12 Signs You’ve Got an Underactive Thyroid
The thyroid gland is a crucial gland that sits just below the Adam’s apple on the front of the neck. It’s a powerful organ responsible for many bodily functions, including keeping your heart and brain working efficiently to help your body regulate energy.
The thyroid is one of the most common origins of hormone imbalance that we see. And if you’re a woman, you’re up to ten times more likely than men to experience issues. Many people have been perfectly balanced throughout most of their life, and suddenly, in their 40s or 50s, their thyroid function begins to deteriorate.
The two most common thyroid problems are related to the production of hormones. Hypothyroidism, or an underactive thyroid, occurs because your thyroid can’t make enough of its hormones to keep the body going as it normally does. On the other hand, an overactive thyroid, or hyperthyroidism, produces too much hormone.
So, what are the signs and symptoms to look out for and what should you do if you’re experiencing any of them?
Unexplained weight gain is one of the most common signs of hypothyroidism. You may find that you have less of an appetite than usual, or you’ve not changed any of your regular eating habits, yet you’re still struggling to maintain a healthy weight.
The fatigue you feel with hypothyroidism can be extreme, and you may find that no amount of sleep can make you feel refreshed, and even after a restful night of sleep, you’re still tired.
Hypothyroidism can leave you feeling low, irritable and in some cases, this can lead to depression. You may find that it affects your ability to concentrate, and you may have trouble remembering things.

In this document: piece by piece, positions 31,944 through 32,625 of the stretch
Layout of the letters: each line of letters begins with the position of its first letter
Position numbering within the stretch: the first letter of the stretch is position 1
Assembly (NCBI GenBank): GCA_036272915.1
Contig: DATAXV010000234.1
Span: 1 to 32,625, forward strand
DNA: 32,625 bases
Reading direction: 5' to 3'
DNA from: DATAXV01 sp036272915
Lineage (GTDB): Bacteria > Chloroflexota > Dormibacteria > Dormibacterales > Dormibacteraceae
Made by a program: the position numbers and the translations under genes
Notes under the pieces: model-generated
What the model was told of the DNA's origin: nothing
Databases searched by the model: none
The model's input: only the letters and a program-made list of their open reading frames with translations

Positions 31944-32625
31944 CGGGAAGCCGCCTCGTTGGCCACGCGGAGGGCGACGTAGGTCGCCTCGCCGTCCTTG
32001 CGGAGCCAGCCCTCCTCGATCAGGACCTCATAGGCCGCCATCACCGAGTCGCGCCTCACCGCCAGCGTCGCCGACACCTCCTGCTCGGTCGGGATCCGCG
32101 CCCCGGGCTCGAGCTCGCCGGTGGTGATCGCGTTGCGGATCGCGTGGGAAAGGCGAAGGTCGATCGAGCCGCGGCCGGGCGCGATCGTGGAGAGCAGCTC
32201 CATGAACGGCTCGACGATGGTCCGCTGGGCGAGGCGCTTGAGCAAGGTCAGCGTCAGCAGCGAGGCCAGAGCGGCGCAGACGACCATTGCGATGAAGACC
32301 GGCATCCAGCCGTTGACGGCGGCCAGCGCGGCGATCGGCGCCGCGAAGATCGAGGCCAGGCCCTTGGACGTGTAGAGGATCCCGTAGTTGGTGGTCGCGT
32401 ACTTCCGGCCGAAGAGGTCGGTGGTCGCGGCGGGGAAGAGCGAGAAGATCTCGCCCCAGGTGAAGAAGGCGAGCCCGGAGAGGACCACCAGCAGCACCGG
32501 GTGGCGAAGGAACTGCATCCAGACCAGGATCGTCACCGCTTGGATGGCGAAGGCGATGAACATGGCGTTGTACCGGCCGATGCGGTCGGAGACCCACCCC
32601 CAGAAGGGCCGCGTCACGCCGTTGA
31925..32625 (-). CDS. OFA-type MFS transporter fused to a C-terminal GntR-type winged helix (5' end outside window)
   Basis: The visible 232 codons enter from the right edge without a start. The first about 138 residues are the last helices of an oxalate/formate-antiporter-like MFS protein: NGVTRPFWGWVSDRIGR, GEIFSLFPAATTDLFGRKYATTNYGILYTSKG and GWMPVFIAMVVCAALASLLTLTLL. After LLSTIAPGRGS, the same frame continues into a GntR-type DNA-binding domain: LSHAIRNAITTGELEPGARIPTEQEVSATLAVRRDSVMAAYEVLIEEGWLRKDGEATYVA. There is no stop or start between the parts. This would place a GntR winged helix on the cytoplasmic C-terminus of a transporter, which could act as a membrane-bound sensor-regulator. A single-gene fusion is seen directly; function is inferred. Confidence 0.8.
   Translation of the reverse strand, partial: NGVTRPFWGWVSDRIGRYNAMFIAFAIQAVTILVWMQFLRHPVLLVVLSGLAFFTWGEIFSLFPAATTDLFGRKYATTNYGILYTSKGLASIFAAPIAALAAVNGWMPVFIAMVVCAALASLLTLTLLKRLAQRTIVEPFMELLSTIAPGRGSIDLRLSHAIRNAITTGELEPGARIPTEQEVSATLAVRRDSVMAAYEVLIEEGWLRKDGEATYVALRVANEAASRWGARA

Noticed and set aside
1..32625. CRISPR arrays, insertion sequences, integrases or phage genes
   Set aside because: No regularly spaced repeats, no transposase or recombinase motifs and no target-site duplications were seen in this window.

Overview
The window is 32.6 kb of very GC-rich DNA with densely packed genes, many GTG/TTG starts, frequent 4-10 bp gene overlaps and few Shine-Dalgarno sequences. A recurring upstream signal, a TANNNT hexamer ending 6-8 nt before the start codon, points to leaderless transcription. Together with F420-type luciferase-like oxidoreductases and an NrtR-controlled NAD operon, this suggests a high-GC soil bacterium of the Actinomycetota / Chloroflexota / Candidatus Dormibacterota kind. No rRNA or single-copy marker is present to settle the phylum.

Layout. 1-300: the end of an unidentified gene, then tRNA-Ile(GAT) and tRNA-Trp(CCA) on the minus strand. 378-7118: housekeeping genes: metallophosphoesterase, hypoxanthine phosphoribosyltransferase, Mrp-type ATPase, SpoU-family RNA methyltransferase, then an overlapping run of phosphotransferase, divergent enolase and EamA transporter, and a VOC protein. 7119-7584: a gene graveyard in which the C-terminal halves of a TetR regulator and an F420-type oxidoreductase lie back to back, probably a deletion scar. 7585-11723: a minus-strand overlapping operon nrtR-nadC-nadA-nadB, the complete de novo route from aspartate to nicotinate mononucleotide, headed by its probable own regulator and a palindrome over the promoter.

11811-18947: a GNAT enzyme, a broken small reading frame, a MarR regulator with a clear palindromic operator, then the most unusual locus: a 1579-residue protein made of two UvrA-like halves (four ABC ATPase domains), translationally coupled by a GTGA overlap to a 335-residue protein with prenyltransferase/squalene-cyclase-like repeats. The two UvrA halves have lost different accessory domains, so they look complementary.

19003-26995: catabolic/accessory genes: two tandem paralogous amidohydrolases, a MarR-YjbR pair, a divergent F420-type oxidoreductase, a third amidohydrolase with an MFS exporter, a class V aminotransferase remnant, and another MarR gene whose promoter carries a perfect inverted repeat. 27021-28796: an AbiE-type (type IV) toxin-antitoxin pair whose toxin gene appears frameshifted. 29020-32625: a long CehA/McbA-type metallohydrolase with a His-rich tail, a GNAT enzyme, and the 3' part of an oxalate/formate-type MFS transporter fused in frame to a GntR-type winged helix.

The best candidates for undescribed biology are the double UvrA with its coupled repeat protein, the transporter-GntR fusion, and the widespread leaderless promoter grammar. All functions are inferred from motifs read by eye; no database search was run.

Dry, thinning hair
As a result of hypothyroidism, your hair could change texture. It might become dryer and more brittle, making it prone to breakage or hair loss. And whilst relatively rare, some people may lose the outer 1/3 of the eyebrows.
Disturbances of the menstrual cycle
Hypothyroidism commonly affects the menstrual cycle prompting longer and heavier cycles, and you might experience more cramping than usual.
Swelling in the lower legs
Hypothyroidism can cause puffiness, fluid retention, and swelling, known as oedema. You may notice this symptom in your face and around your eyes, as well as in your hands and feet.
Hypothyroidism slows down all bodily functions, including the digestion and elimination of food. As a result, you may experience constipation because your body’s absorbing too much water from food, or your colon just isn’t contracting as it should.
Whilst hypothyroidism can make you gain weight, hyperthyroidism goes the other way, leading to unexplained weight loss. The more severe your hyperthyroidism is, the more weight you may lose. While this might sound great initially, it can actually be quite dangerous as it risks developing an increased heart rate and blood pressure.
Hyperthyroidism puts every system in your body into overdrive, including your nervous system. As a result, you may notice some trembling in your hands.
Irregular heart rate
Excessive thyroid hormone can cause an increased heart rate, leading to palpitations or an irregular heartbeat, potentially putting you at risk of heart failure and blood clots.
If you have hyperthyroidism, you may have so much thyroid hormone surging through your body that it’s challenging to fall asleep, or you may wake up frequently through the night.
Anxiety and irritability
Because your body is in such an overactive state, hyperthyroidism can lead to anxiety and irritability, especially if you’re not sleeping well.
What to do if you’re experiencing symptoms
There are so many symptoms associated with thyroid problems that it’s impossible to determine as an issue without having the appropriate tests. If you’re experiencing any of these symptoms, always seek advice from a doctor, as a blood test measuring your hormone levels is the only accurate way to determine whether there’s a problem.
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Disclaimer: Please be aware that results and benefits may vary from patient to patient taking into consideration factors such as age, lifestyle and medical history.